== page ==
Lebanon Daily News from Lebanon, Pennsylvania on May 21, 1968 · Page 12
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Lebanon Daily News from Lebanon, Pennsylvania · Page 12

Lebanon, Pennsylvania
Issue Date:
Tuesday, May 21, 1968
Page 12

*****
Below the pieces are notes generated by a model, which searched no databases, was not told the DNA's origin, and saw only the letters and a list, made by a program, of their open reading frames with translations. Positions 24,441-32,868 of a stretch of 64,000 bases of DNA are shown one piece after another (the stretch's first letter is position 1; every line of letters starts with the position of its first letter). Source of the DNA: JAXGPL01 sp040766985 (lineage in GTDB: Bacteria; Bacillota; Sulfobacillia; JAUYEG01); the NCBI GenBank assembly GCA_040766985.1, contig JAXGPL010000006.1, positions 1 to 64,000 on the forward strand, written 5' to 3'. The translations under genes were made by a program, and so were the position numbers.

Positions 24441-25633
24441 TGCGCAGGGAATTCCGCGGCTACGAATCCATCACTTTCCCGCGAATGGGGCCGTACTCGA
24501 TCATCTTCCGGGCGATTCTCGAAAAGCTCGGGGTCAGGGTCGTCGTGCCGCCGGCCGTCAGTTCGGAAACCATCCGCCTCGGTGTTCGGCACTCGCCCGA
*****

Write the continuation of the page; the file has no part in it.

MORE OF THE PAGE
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Alex Johnson Finally Captures Starting Job Minnesota Plays Like Sand lot Club In Loss To Tigers McLaln W 6-1 Merritt L 3-4 Worthinston T—2:21. A—10,007. Chicago Aparlclo SJ Voss rf Ward 3b Alomar 3b Davis If McCraw Ib ierry cf McNrtnry c Peters ph Cullen 2b inyder ph Wilhelm p =isher p McMahon p Causey 2b Totals Chlcaio McMahon Wilhelm Hardin W, 5-1 By UNITED PRESS INTERNATIONAL The Minnesota Twins, who lost the pennant on the final day of the season last year, seem intent on accomplishing the task a little earlier this year. The Twins should have beaten Detroit 3-1 on Jim Merritt's six- hitter Monday night to move within three games of the league-leading Tigers. Instead, the Twins—looking like a bad sandlot team—made four errors to let in three unearned runs and hand the Tigers a 4-3 triumph in 10 innings. The loss dropped the Twins five games back of the Tigers and enabled Detroit to stretch its lead to 2& games over second place Cleveland. Tenth Inning Win The Tigers won the game with two infield grounders with two out in the 10th. Merritt, who was tagged for Willie Horton's leadoff homer in the ninth—the only earned run off him—that tied the game 3-3, was breezing along in the 10th as he retired the first two batters. Jack Hernandez playing at shortstop, made the first 10th inning error when he tossed Al Kaline's grounder into the seats behind first base to allow Kaline to reach second. Manager Cal Ermer then decided to bring in Al Worthington to pitch to Bill Freehan. Freehan hit another grounder towards short and third baseman Ron Clark cut in front of Hernandez to make the play. But the ball skidded through his legs to short leftfield while Kaline scored. The recipient of all this generosity was Denny McLain, who gave up seven hits to boost his mark to 6-1. He's the first six-game winner in the league this year and he's 9-3 lifetime against the Twins. Elsewhere in the American League, New York stopped Washington 6 • 1, Baltimore New York nipped Chicago 2-1 and California edged Boston 5-4 in 11 innings. Bouton Recovering Jim Bouton, who got into the pitching rotation because Al Downing is suffering from arm trouble, tossed his first complete game since Aug. 27, 1966 as the Yanks edged Washington. Bouton, a 21 and 18 game winner with the Yankee pennant teams of 1963 and 1964, has had arm trouble of his own the past three years but he was sharp against the Senators as he tossed an eight-hitter. Dick Bosman, 0-5, took the loss. Boog Powell's seventh homer, a two-run blast in the third inning, carried Baltimore past Chicago. Powell's homer came off Jack Fisher, now 0-2. Jim Hardin pitched a six hitter to gain the victory and boost his record to 5-1. Jim Fregosi's llth inning single, his fourth hit of the game, drove in the deciding run as the Angels edged Boston Bob Rodgers led off the llth with a single and was sacrificed to second, for him Fregosi stroked his two-out single off Gary Waslewski Clyde Wright goi the win in relief. Boston had tied the game 4-4 on Rico Petrocelli's two-run homer in the ninth. Dttrolt Minnesota •b r h bl ib r h bi Stanley Ib 5110 Uhlaendr cf 4000 Northrup cf 5 0 1 0 Tovar ss 4000 Kaline rf 4201 Carew 2b 4000 Freehan c 5010 Killebrew Ib 4000 Morton If Sill Oliva rf 4120 Wert 3b 4011 Rollins 3b 3110 M'Aullffe 2b 4 0 1 0 Hernandz ss 1000 Oyler ss 3000 Reese if 3123 McLain p 4000 Clark 3b 1000 Roseboro « 4010 Merritt p 2010 Worthington p 0 0 0 ( Allison ph 1000 Totals 3> 4 i 1 Totals 35 3 7 3 Detroit ooo 200 001 1 Minnesota 030 000 000 0—3 E—Tovar, Rollins, Hernandez, Clark. LOB—Detroit 7, Minnesota 3. DP—Detroit , Minnesota 1. 2B—Oliva HR—Reese (2), Horton (10). S—Merritt. Baltimori 002 000 OOx— 2 DP—Chicago 1, Baltimore 1. LOB— Chicago 6, Baltimore 8. 28—B. Robinson. 3B~Berry HR-Powell (7). S-McNertney. Ip h rtrbbso Fisher L 0-Z 4 1-3 7 2 2 1 2 HBP—By Fisher (F. Robinson). WP — Fisher. T—2:1«. A-«,021. Boston California tb r h hi ib r h bl Andrews 2b 4010 Schaal 3b 4010 Foy 3b 4000 Fregosi ss 5342 'strzmsk If i 0 1 0 Repoi cf 5010 Smith cf 4020 Mlneher 1b 4132 Harrelson rf 5 1 1 0 Reichardt If 5021 Scott Ib 5111 Hall rt 2000 etrocelll ss 5122 Hlnton rf 2000 Howard c 4111 Rodgers c Tom Burgmeier ran and scored when Page 12 NATIONAL LEAGUE W. L. Pet. GB St. Louis Atlanta San Francisco Cincinnati Philadelphia Chicago Los Angeles New York Pittsburgh Houston 21 21 20 19 17 19 17 16 15 15 14 16 17 17 16 19 21 20 19 21 .600 .568 .541 .528 .515 .500 .447 .444 .441 .417 1 2 s' 3>/ 2 5'/2 10 J2-3 1-3 Ip h r «r bb so 7 3 6 4 0 0 Baltimore ib r h bl ib r h W 4010 Blair cf 3010 4000 Johnson 2b 4010 3020 B. Rbnsn 3b 4020 0000 F. Robnsn If 3 1 1 0 4010 May rf 0000 4000 Powell Ib 4112 4110 Blefary rf 2000 1001 Etchebrrn e 4 0 1 0 1000 Belanger ss 3 0 0 0 2010 Hardin p 3000 1000 0000 2000 0000 1000 31 1 « 1 Totals 30 1 7 I 010 DM 000— 1 2-3 2 000 000 * 1 1 Monday's Results New York 2, Pittsburgh 1, night Atlanta 6, San Francisco 5, night Cincinnati 3, Houston 2, night St. Louis 2, Los Angeles, 1, night Today's Probable Pitchers (All Times EOT) Pittsburgh, McBean (5-3) at New York, Seaver (2-3), 2:05 p.m. Philadelphia, Wise (3-1) at Chicago, Nye (2-4), 2:30 p.m. San Francisco, Sadecki (5-3) at Atlanta, Britton (2-0), 8:05 p.m. Houston, Dierker (3-6) at Cincinnati, Pappas (2-3), 8:05 p.m. Los Angeles, Singer (3-4) at St. Louis, Washburn (3-2), 9 p.m. Wednesday's Games Pittsburgh at Chicago New York at Philadelphia, night San Francisco at Atlanta, night Houston at Cincinnati Los Angeles at St. Louis, night AMERICAN LEAGUE W. L. Pet. GB S 0 1 0 .antlago p 2000 Burgmeir pr 0100 "artabBll ph 1000 Knoop 2b 3010 Lyle p 0000 Brunet p 2000 Jones ph 1 0 1 0 Krkptrck ph 1000 Waslewski p 0 0 0 0 Rojas p 0000 Morton ph 0000 Heffner p 0000 Wright p 0000 Satriano ph 0000 'Otlll 40 4 10 « Totals 40 5 13 5 Two out when winning run scored Boston 000 010 102 00— 4 California 201 000 010 01— 5 DP—California z. LOB—Boston 6, California 10. 2b—Reichardt, Fresosi, Mincher. 3B—Fregosi. HR—Howard (2), Scott (1), Petrocelli (4), Fregosi (1). SB —Reichardt. S—Andrews, Morton, Knoop. C .F—Mincher. h r er bb so 6 3 3 2 10 Detroit Cleveland Baltimore Boston Minnesota California Chicago Oakland Washington New York Santiago Lyle Waslewski L 2-3 Brunet Roias Heffner Wright W 3-1 Balk—Santiago. T—3:20 A—.10,384. IP 2 4 12-3 3 7 1-3 1 1 1 1 522 422 1 0 0 12-3 0 0 WP—Santiago. Clarke 2b White cf Mantle ib 'epilone If Cosco rf Tresh ss Slobs e "ox 3b Bouton p Washington ib r h b! ib r h bi 4230 Unser cf 5210 Stroud rf 4021 Howard If 3122 McMulln 3b 5021 Epstein Ib 4001 Hansen ss 3110 Coggins 2b 4011 Casanova c 4000 Bosman p Knowles p 4 0 0 C 4111 3000 4020 4010 4000 4010 3020 2000 0000 Totals New York Washington 3< i12 i Totals Valentine ph 1000 Humphrys p 0 0 0 0 -'-I 33111 002 001 201— t 100 000 000— 1 E—Epstein. DP—New York 2, Washing- 'on 3. LOB—New York 9, Washington 6. 2B—Gibbs. 3B—Epstein. HRs—Stroud (1), •'epitone (1). SF—Tresh. Bouton W 1-1 Bosman L 0-5 Knowles Humphreys 2 2 HBP—by Bouton (Howard). T-2:26. A-9,380. Ip h r *r bb so 981106 «1-3 10 S 3 2-3000 1 1 Luscious Lou Cops Brandywine Feature WILMINGTON, Del. (UPI) Luscious Lou won the feature Philadelphia County Pace in the fastest half-mile time of the roan's career Monday night at Brandywine Raceway. The four-year-old mare made a wire-to-wire win in 2:03 4-5 as the 9-5 favorite from the number one post paying $5.90 $3.90 and $3. King's Rule, a New Zealand import, dashed in for second place two lengths behind, fol lowed by Eve T. Ace. Lebanon Daily News, Lebanon, Pa., Tuesday, May 21, 1968 Daily NEWS Photo. LHS SPORTS BANQUET — It's questionable whether University of Virginia basketball coach Bill Gibson (left) is instructing cheerleader Lynn Youngblut on how to handle a basketball or a megaphone. Judging by Jim Witcoskie's (rear) grin, it's neither. Gibson was the guest speaker for the annual Lebanon High School Sports Banquet at the Treadway Inn on Monday night. Miss Youngblut, "Whiskey", Cathy Demler, and Rich Kline were four participants of the LHS athletic program honored at the dinner. Jim Sprecher Lone Major Three-Letterman At LHS 23 20 19 18 18 17 15 15 15 15 12 14 16 17 17 19 18 20 21 21 .657 .563 .543 .514 .514 .472 .455 .429 .417 .417 4 5 5 6>/ 2 7 8 8'/ 2 81/2 Monday's Results Detroit 4, Minnesota 3, 10 inn- Ings, night New York 6, Washington 1, night Baltimore 2, Chicago 1, night California 5, Boston 4,11 innings, night Today's Probable Pitchers (All Times EDT) Cleveland, Tiant (5-3) and McDowell (4-2) at Oakland, Odom (2-3) and Dobson (2-3), 2, 9 p.m. Boston, Ellsworth (4-2) at California Brunet (4-3), 11 p.m. Detroit, Sparma (3-3) at Minnesota, Chance (3-4), 9 p.m. New York, Stottlemyre (4-3) at Washington, Coleman (2-2), 8:05 p.m. Chicago, Horlen (3-5) at Baltimore Brabender (3-1), 8 p.m. Wednesday's Games Cleveland at Oakland, night Boston at California, night Detroit at Minnesota, night Chicago at Washington, night Baltimore at New York, night By WALT LONG Daily News Sportswriter The days of the varsity letter- winner in three major sports are numbered as was exemplified at the annual Lebanon High School All-Sports Dinner in the Treadway Inn on Monday evening. Jim Sprecher, despite the handicap of a mangled knee in his senior year, collected awards in football, basketball, and baseball, as the only "Three-L Man" on a major level for the 1967-68 term. There were several other triple - award recipients among the 151 winners, but none of them turned the complete trick in the big four. Mike Intrieri, LHS athletic director, explained, Runs For The Week American League 3 M Tot Athletics S x—5 Yankees 11 6—17 Red Sox 3 Indians 13 Tigers 12 Senators 4 Orioles White Sax".'.'.'.'.'.'.'..'.'.'...'..'.'.'...'.. 13 Twins 4 Angels National League x-13 4-16 1— 5 2— 8 1—' 3— 7 5— 9 S M Tot Giants 4 5—9 Reds 9 3—12 Cardinals 32—5 Phillies 4 x—4 Pirates 3 1—4 Cubs 6 x—6 Braves S 6—11 Dodgers 2 1—3 Mets 2 2—4 Astros 5 2—7 BOSTON (AP) ~ Suffolk Downs bolstered its security today while authorities hunted an arsonist suspected of starting a fire which killed 15 thoroughbreds and a stable pony Sunday evening. "We consider ball, baseball, major sports." Bruce Weaver football, basket- and track as our lettered football and basketball, in but Srnest Firestone Sr. as a local Santa Glaus who has made some of the local athletes realize there is a Virginia. Ron Firestone, a son of Ernie, played hi's college ball under Gibson at Mansfield. "Pennsylvania has been good :o me," the coach commented, obviously referring to Katos and Harrisburg's Tony Kinn among others. "I'm trying to get other Pennsylvania boys. They have what it takes. I can't say enough or Mike." Virginia, whi'ch supposedly played the 15th toughest schedule in the nation last season, finished with a losing record, which can partially be at- ributed to the loss of a couple of regulars due to injuries. Gibson pointed out that two years ago, his team was considered to have the second missed by the length of a javelin of gaining a track award. Coaches and athletic department personnel presenting the awards were Frank Reich, football; Jim Smith, basketball; "Scrapper" Farrell, junior varsity football and basketball; LaVerne Longenecker, girls' basketball; Charlie Gerberich, track and cross country; Frank Kuhn, varsity and jayvee baseball; Dean Aungst, golf; Clarence "Bucky" White, wrestling; Mrs. Robert Lesher, cheerleaders; Intrieri, track scorers, and Bruce Henderson, managers and the jacket awards. Bill Gibson, basketball coach at the University of Virginia, was the guest speaker for the affair. A native of Donora and a graduate of Penn State, Gibson coached at Mansfield State College prior to getting the post with the Cavaliers. Accompanying Gibson was his prize pupil, Mike Katos, an all- state performer for the Cedars four years ago. Katos was captain and top point-producer for Virginia this year and to Gibson, "My kind of ball-player." Gibson, considered a top recruiter as well as a coach in his profession, acknowledged A-C Athletes Hear Millersville Coach ANNVILLE, May 21 - The Annville-Cleona Kiwanis Club held Varsity Night Monday in the Green Terrace Restaurant. Stanton Keller, varsity nighf program chairman, introduced the guest speaker, George Katchmer, head football coach, for the past 14 years at Millersville State College. Katchmer spoke to the students on humility. appreciation, r e- sponsibility, pride and o p- portunity. The understanding of coach and players and the spirit of the players with which the same is played was touched upon. He said it takes self sacrifice of the players which they learn from other players, and also affects the school spirit, faculty, and the coach. Sports put the students in the limelight and prove good leadership in the school. The school is giving the students the privilege of becoming athletes. The success is open to all] students. Education is one way" to achieve success. Students were told they should budget their time both scholastically and athletically, and that they should have pride in what they do in school, because without pride they are nothing. They were also told to set goals for themselves now and to follow them through, that America is still the land of opportunity, Daily NEWS Photo. A-C KIWANIS SPORTS NIGHT — Elmer Kreider (left), Annville-Cleona Kiwanis Club work chairman, presents a gift to Charlotte Comins, one of the senior athletes at Annville-Cleona High School. George Ruth (right) was another of the Annville-Cleona athletes honored by the vservice club at the Green Terrace on Monday evening. George Katchmer (second from right), Millersville Slate College football coach, was the guest, speaker. and that they themselves will be I from (lie Annvilhvnrona School] May 25, arc both ladies nights the ones to succeed. Gifls were,were also guests for the eve- awarded to the eleven girls and;ning. It was announced that the thirty-three hoys attending. Richard Gingrich, supervising principal, and the eight coaches inner-club meeting at Mechan- irshurg. May 24, and the inner- dub meeting at Harrisburg, and all members are invited to attend. Members were remind ed to bring their parents for Parents Nnght May 27. John O'Hara presided. ;oughest try. Directing to have schedule in the coun- his comments towards the athletes, Gibson added, "No course in college can equal sports in offering jencfits." He used competition, teamwork, disci'p line, perseverance, and thinking under pressure as factors involved on the athletic field that a person ' doesn't necessarily acquire in the classroom. He also emphasized, "Not every high school student should attempt to attend college. Not all of you will be admitted; there is not enough room for everybody, and you have varied interests that don't necessarily require a college education," he explained. "But, in whatever you choose to do, set a realistic goal and try to be the best at it." W.W. "Tiny" Parry made his umpteenth appearance as master of ceremonies at the annual fete. The executive sports editor of the NEWS introduced the speaker, coaches, school board members, other school per sonnel, and special guests. Dinner music was provided by The New Jazz Quartet, Thomas Dabich, Wayne Fox, David Santana and Thomas Strohman. VARSITY FOOTBALL Joseph Allwein, Jeffrey Bartal, Ray Bowman, Jeffrey Butch, Robert Carpener, Curvin Dellinger, James Dohner, Thomas Eckenrode, James Fuhrman, Bruce Hoch, Ronald Keesey, Richard Cline, James Koons, William Lear, Thomas Martin, Floyd McMinn, Kenneth Miller, Larry Miller, George Newmas- er, Richard Newmaster, Thomas Paine ?oser Poorman, Jay Putt, Charles Roth, )onald Schaeffer, James Sprecher, Thomas VanBrunt, Dale VanWinkle, Bruce Weaver, Edsar Weidner, Kermit Wengert, Glenn Wernpr . J. V. FOOTBALL I Richard Carpenter, Robert Dohner, Gary Gates, Charles Gingrich, Peter Gluszko, Donald Haag, Monroe Hetnper- y, Bruca Hess, Gary Klcpp, Clyde Kosh, Robert Keuther, Lawrence Lampkin teven Levin, Robert McGowan, Ernie Mellinger, Donald Ritter, David Santana, Mike Smith, Floyd Spangler, Edward Winters, James Youtr. VARSITY BASKETBALL William Ammons, George Barlett, Kenneth Barlett, Richard Engle, Mike Ezell, Ted Frey, Robert Kane, Thomas Kotay, .arry Minnich, Nicholas Papson, James ipreeher, Bruce Weaver, James Witcos- 6 ' J. V. BASKETBALL Joseph Allwein, Joseph Seattle, Michael Deitzler, Ernie Mellinger, Donald Miller, Richard Newmaster, Thomas Paine, Ronald Schies, William Shay, Bruce Shepps, Robert Thome, Dale VanWinkle. BASEBALL Storm Achenbach, George Barlett, Thomas Bechtold, Ronald Coleman, Thomas Deitzler, Terry Dove, Lonnie Hower, Richard Kline, Steve Lilton, Robert McGowan, Kenneth Miller, Larry n*r, Gary Weilland, Kermit Wengert, Glenn Werner. MANAGERS Robert Dohner, Milan Gerasanovlch, John Heagy, Robert Keuther, Robert McGowan, Larry Miller, Paul Snyder, Ronald Stine, Donald Steiner, Robert Stoner Robert Swoyer, Jeff Williams, Sam Capello, Terry Wagner. GIRLS' VARSITY BASKETBALL Jean Bearden, Debbie Conrad, Ann (Mgr) Davis, Kathy Demler, Donna Don moyer, Sharon Ebersole, Jean Hower 3etsy Kurtz, Bonnie Mease, Isabel Schrel >er, Fritzle Koons, Linda Pentony, Joan Sando. GIRLS' J. V. BASKETBALL Paula (Mgr) Gassert, Donna Frey Elizabeth Haak, Phran Haas, Joyce Her man, Bonnie Hess, Mary (Mgr) Hill Charlene Kantz, Beverly Lytle, Ann Wolfe. VARSITY CHEERLEADERS Linda Bordner, Donna Clark, Jean Groff, Eleanor Herr, Sharon Heverling Carol Swope. Lynn Younablut. J. V. CHEERLEADERS Carol Carpenter, Debbie Conrad, Eliza «th Haak, Vicki Imboden, Janice Me Gee, Susie Parpagene, Bonnie Sherk. SCOREKEEPERS Pamela Blum, Linda Bordner, Carole Carpenter, Miriam Chan, Donna Clark Debbie Conrad, Elizabeth Daullary, Kathy Demler, Jean Groff, Elizabeth Haak Phran Haas, Marie Hauer, Sharon Hev erling, Vickl Imboden, Allison Jennettl Jonny Johnson, Diane Kissinger, Sandra Klopp, Betsy Kurtz, Susan Parpagene Isabel Schreiber, Susan Sealer, Kath' Stellar, Sharon YIngst. AWARD JACKETS Storm Achenbach, William Ammons Jeff Butch, James Dohner, Terry Dove Richard Engle, Mike Ezell, Ted Frey James Fuhrman, Thomas Gahres, Bruc Hoch, David Hostetter, Lonnie Hower Robert Kane, Richard Kotay, Floyd McMinn, Larry Minnich, Nick Kline, Thoma Kenneth Miller Papson, Roge ;incinnati Outfielder Drives In Key Tallies, Lifts Average To .333 Davis cf Menke 2b Watson If orres ss Wilson p Ray p the Reds a 3-2 over the Houston New York Versalles ss Boyer 3b Colavito rf =>arker lb Savage If Haller c 'opovlch 2b Sutlon p Brewer p Totals Los Angeles St. Louis Poorman, Richard Ritter, Charles Roth, Steve Shaffer, Paul Snyder, Ronald Soul- iiard, James Sprecher, Bruce Weaver, Ed Weidner, Kermit Wengert, Glenn Werner, James Witcoskie. Jean Bearden, Linda Bordner, Cathy Demler, Donna Donmoyer, Jean Groff, Sharon Heverling, Betsy Kurtz, Bonnie Mease, Isabel Schreiber, Lynn Youngblut. Fight Results SYDNEY - (UPI) — Johnny Famechon, 125'/3, Australia, won on disqualification over Bobby Valdez, 125%, San Dieso, Calif. 13. JOHANNESBURG — (UPI) — Happy Pieferse, 168, South Africa, outpointed Daniel Leullier, 166, France 10; Pierre Fourie, 159, South Africa, outpointed Assane Fakyh, 154%, Lebanon 10. PHILADELPHIA — (UPI) - Joe Shaw, 150, New York, drew with Stanley "Kitten" Hayward, ISO'/i, Philadelphia 10. NEW YORK - (UPI) - Charley Shyder, 206, Asbury Park, N.J., knocked out- Joe "King" Roman, 191'/2, Puerto Rico 8; Harold Richardson, 159'A, New York, By THE ASSOCIATED PRESS Alex Johnson, given another chance to prove himself, still doesn't feel comfortable at the )late. But he is making believers of National League pitchers, who also are feeling uneasy when he is hitting. 'I don't feel natural at the plate for the long ball," moaned :he 25-year-old Cincinnati out- Mder. "I'm just blooping them. Despite his troubles, Johnson managed a run-scoring single and later a game-winning double in the ninth inning Monday night, giving uphill victory Astros. Pittsbursh Johnson's three hits raised his AIOU cf Datting average to .333 and gave lim 15 runs batted in as a bona 'ide regular for the first time in rive major league tries. Ed Charles, a 35-year-old veteran . given another chance, clouted his second home run of :he game in the ninth inning, .ifting the New York Mets over Pittsburgh 2-1. Larry Jaster continued what ie does best — beat Los Angeles — by hurling St. Louis past the Dodgers 2-1 with a two-hitter. In the only other NL game, Felipe Alou singled in a ninth inning run, boosting Atlanta to a 6-5 triumph over San Francisco and into sole possession of second place. Johnson, traded to St. Louis in the Bill White deal after failing to win a starting job in two sea sons at Philadelphia, flopped in two seasons with the Cardinals before the Reds got him for Johnny Edwards last winter. He quickly won the left field position. He singled in a run in the sev enth inning against the Astros, but Jim Wynn's two-run triple in the third still left Cincinnati behind 2-1 entering the ninth. After Mack Jones walked as a pinch hitter and moved to second on a sacrifice, Pete Rose singled in the tying run against loser Don Wilson and Johnson followed with his double off the left field wall against reliever Jim Ray. . Charles, a seven-year veteran still trying to win a job after signing with the Mets as a free agent this spring, led off the ninth with his fifth homer of the season as a part-time perform er. The third-baseman, second on the Mets in homers and runs batted in, homered with two ou' in the fourth off loser Bob Veale. His clouts gave the victory to rookie Jerry Koosman, who pitched a five-hitter for his sixth triumph against two losses. '••. Jaster, who blanked the Dodg ers five straight times in his rookie year in 1964, gave up a run without a 'hit in the first in ning, and the only hits off him were singles by Paul Popovich in the fifth and Wes Parker in the ninth. Bobby Tolan singled and scored on Orlando Cepeda's double in the first for St. Louis and Tolan won it in the eighth with a two-out single after Lou Brock doubled off loser Don Sutton. Bobby Harrington, 160, New outpointed York 10. HELSINKI, Finland — (AP) — Ray Patterson, 191, New York, knocked out Joss vlasco, 2l3'/j, Spain, 2; Dili Maeki, 135Vi, Finland, knocked out Tore Magnusen, 134V4, Norway, 9, TOKUYAAAA, Japan — (AP) — Hlroyukl Ebihara, 112, Japan, outpointed Rudy Ventura, 112, Philippines, 10. SECAUCUS, N.J — (AP) — Chuck Wepner, 212, Bavonne, N.J., outpointed • _.„ „„„ Mike Bruce, 220, Springfield, Mass., 8. nittg run. ClnclnniH lb r h bi 4030 Rose Cf 3rand c 2100 AJohnson rf Wynn cf 3012 Perez 3b taub Ib 2080 May !b spromnt 3b 4 0 0 0 Pinson cf louston . ... —— — . . y 5121 4032 4000 4019 4000 4020 3120 3000 0100 2000 0000 0000 0000 0000 •Otlll 30 I 7 1 TOMIJ M13101 Houston «* 000 000— 2 iineinmtl 000 DM 102- 1 LOB—Houston 7, Cincinnati 10. 28— Davis, A.Johnson. 3B—Bench, Wynn SB— A. Johnson, Wynn. S—B. Johnson. 3010 Bench c 4010 Helms 2b 4000 Cardenas ss 4110 Jones ph 0000 Arrigo p Rulr ph Davidson p K«lso p B.Johnsn ph 30 I 7 1 TOMIJ Wilson L 3-4 Ray Arrigo >avidson Kelso W 3-0 Davidson faced 2 aced 1 man In 9th. T—2:45. A—4,072. ip h rtrbbst 81-39 0 1 7 7 0 0 3 0 0 2000 men In 8th; 4 I 0 0 4 10 2 0 0 1 Ray Ntw York ib r h bi 4010 Weis 2b ss 3010 Agee cf Clemente rf 4000 Jones If Vtota If 4010 Swoboda rf Clendenn lb 4110 Grote c agan 3b 3000 Goossen lb Mazerosk 2b 2011 Charles 3b May c 3000 Harrelson ss 2 0 1 0 Veale p 3000 Koosman p 2000 ~gt«ls 30 1 5 1 Totals 30 1 7 2 None out when winning run scored ittsburgh 000 010 000- 1 tb r h bl 4000 4010 4010 4010 4000 3000 3232. 000 100 001-I E—Clendenon, Agee. DP—New York 1. LOB—Pittsburgh 4, New York 8. 2B — Clendenon. 3B—Alou. HRS—Charles 2 (4 & 5). S—Koosman, Veale L 2-4 Koosman W 6-2 Ip h rerbbit 872 2 310 9 S 1 1 2 10 Veale faced i man In 9th. WP—Koosman. T—2:41. a—12,221, Lot Anscltt St. Louis ab r h bl ab r h bl Davis cf 3010 Brock If 4130 3000 Flood cf 4001 Tolan rf 3000 Cepeda lb 3100 McCarver c 3000 Shannon 3b 3000 Javier 2b 3010 Maxvill ss 2000 Jaster p 0000 27 1 2 1 Totals 4010 4121 3011 4000 3010 30 0 0 3000 3000 31 111 100 000 000- 1 100 000 OlX— 1 DP—Los Angeles 1. LOB—Los Angeles 5, St. Louis 6. 2B—Cepeda, Brock. SB— Tolan S—Versalles, Sutton. ip h rerbbjo Sutton L, 2-2 72-3 8 2 2 0 3 Brewer 1-300010 Jaster W 2-1 921042 WP - Sutton. PB-McCarver. T-2.-08. A—12,764. Sin Francisco Atlanta ab r h bl Hunt 2b 4110 F-Alou cf Hiatt ph 1010 Jackson ss Oiver pr 0000 H.Aaron rf FJohnsn 3b 5021 Francona If Cline lb 5021 Lum if Mays cf 4000 Torre lb Hart fl 3221 D.Johnsn lb Dietz c 4120 Boyer 3b J.Alou rf 4022 Woodwrd 3b .anier ss 4100 Tillman c Marichal p 3010 Martinez pr Davenprt ph 1000 Millan 2b Llnzy p 0000 Niekro p Raymond p Valdespn ph Totals 38 5 13 5 Totals 3 None out when winning run scored San Francisco 001 001 003— S Atlanta 030 002 001— t E—Hart. DP—Atlanta 2. LOB—San Francisco 7, Atlanta 7. 2B—Dietz, Tillman. 3B—Dietz. HR- " " ~ (11. S-Nlekro. Marichal Linzy L Niekro Raymond -Hart li ab r h bl 5021 4000 3000 3000 1000 4221 0000 2110 1100 4131 0100 4031 2001 0000 0000 33 < 11 5 (8), Torre 1-4 W 2-0 h nrbbso 8 5 4 1 R 031110 8 10 4 4 1 4 T 3 1 1 0 0 Linsy faced 4 men In 9th; Niekro faced 2 men In 9th. HBP—by Marichal (Boyer). WP— Niekro. Balk—Marichal. T-2:54. A-27,160. Alou's hit came with the bases loaded and none out after the Giants had tied the score in the top of the ninth with three runs. Bob Tillman, who singled in. a run in the second and scored on a squeeze bunt and set up another run in the sixth with a hit, doubled to open the ninth and his pinch runner scored the win- Hershey High Girls Complete Perfect Season The Hershey High School girls completed an undefeated, untied, and seldom scored-upon tennis season on Monday afternoon by conquering Harrisburg Academy, 6-1, at Hershey. Terry Garman's gals included seven shutouts among their 11 victories and most of the wins during the course of the season were reeled off in one-sided straight sets. Carol Backenstose, Gail Buzby, Patti Mathers, and Debbie Harnden triumphs in IndySOO Minnich, Richard James Redinger, Ritter, - •' - Newmasler, Jay Putt, John Risser, Richard Ronald Souljlard, James Sprecher, William Weary, Kermit Wengert, Karl Wolf. J. V. BASEBALL Thomas Brandt, Richard Carpenter, Joe -hllders, David Fortna, Ed Getz, Ed Solembewski, Dennis Good, Dennis Koons, Bill Lane, Bruce Lightner, Robert Newmaster, Jere Putt, Gary Redinger, Steve Shattls, Phil Wise. CROSS COUNTRY George Blue, Richard Engle, Thomas Kotav, William Quaireli, Steve Shaffer, Harold Spangler, Paul Stouffer, James Witcoskie. GOLP David Mader, Edward Rose, Steve Schulte, Thomas Strohmsn. TRACK Ker.neih Barlett, Jeif Barlai, Ji>H Butch, Richard Engle, Thomas Gahres, Bruce Hoch, David Hostetter, Robert Kane, Thomas Kolay, Nick Papson, Don-1 Th',c lime aid Schaeffcr, Steve ShaHor, David 1 IIISl llme Slant, Thomas VanBrunt, Glenn Werner,[turbines are James Witcoskie. WRESTLING Mike Frazier, Thomas Gahres, Roger Gay, Douglas Harter, John Heagy, Bruce Hoch, Richard Kline, Donald Koons, Jam«s Keens, Jon Kramer, Dale Miller, Kenneth Millar, Paul Stauffer, Ed Weld- Speculation Is That New Effort To Ban Turbos Will Be Made INDIANAPOLIS, Ind. (UPI)Speculation mounted today that effort will be a new made concerted soon to ban turbine- powered cars from the 500-mile Speedway auto race. Pressure to. that effect is being applied by a number of influential car owners to outlaw the controversial power plant in the Memorial Day classic on grounds it "doesn't belong" in racing. Anti-turbine sentiment became apparent last year when Parnelli Jones nearly drove the first turborcar ever in the field into victory lane. Transmission trouble less than 10 miles from the finish wrecked that bid. It was the only turbine machine in the race and it ran iaway from the field, leading 171 of the 200 laps and setting 17 records in the process. at in least three the field-all identical machines from the Andy Granatelli team—and two of them emerged as the top qualifiers at record speeds last Saturday driven by Joey Leonard and former "500" winner Graham Hill. The third turbine, with Art Pollard at the wheel, qualified comfortably for the fourth of the 11 rows of cars that line up for the flying start of the race. Nine turbine cars were entered for the race but two have been wrecked. Whether additional turbocars make the field in the final weekend of qualifications was uncertain. But the three Granatelli machines were conceded a tremendous edge by some experts because of their durability and four-wheel drive. Only one other four-wheel drive car has been qualified, Al Unser's machine equipped with a turbo-charged Ford engine. Anti-turbine sentiment after last year's race resulted in a one-third cut in engine specifi cations. United Aircraft of Canada then came up with a ga turbine engine to meet the new specifications. scored the singles the finale. Those four gals also formed the combinations that notched two doubles wins. Joanne Petritis was the only Hershey player to taste defeat in the windup match, but contributed her share of wins during the campaign. Hershey < • Harrisburg Academy 1 SINGLES Carol Backenstose (H) def. Anne Morrl- son 6-0, 6-2. ,ail Buzby (H) def. Emily Brownold 6-2, 6-2 Esme Detweiler (HA) def. JoAnne Petritis 1-6,8-6,6-4 Patti Mathers (H) def. Sarah Tuten 4-1, 6-0 Debbie Harnden (H) def. Laurie Glassmyer 6-2, 6-1 DOUBLES Backenstose-Buzby (H) aef. Morrison and Brownold 6-0, 6-2 Mathers-Harnden (H) def. Tuten and Glassmyer 6-0, 6-1 - 8 O'CLOCK WED. NITE MAY 22 Adm.: Adults $2, Tax Incl. Kids 49c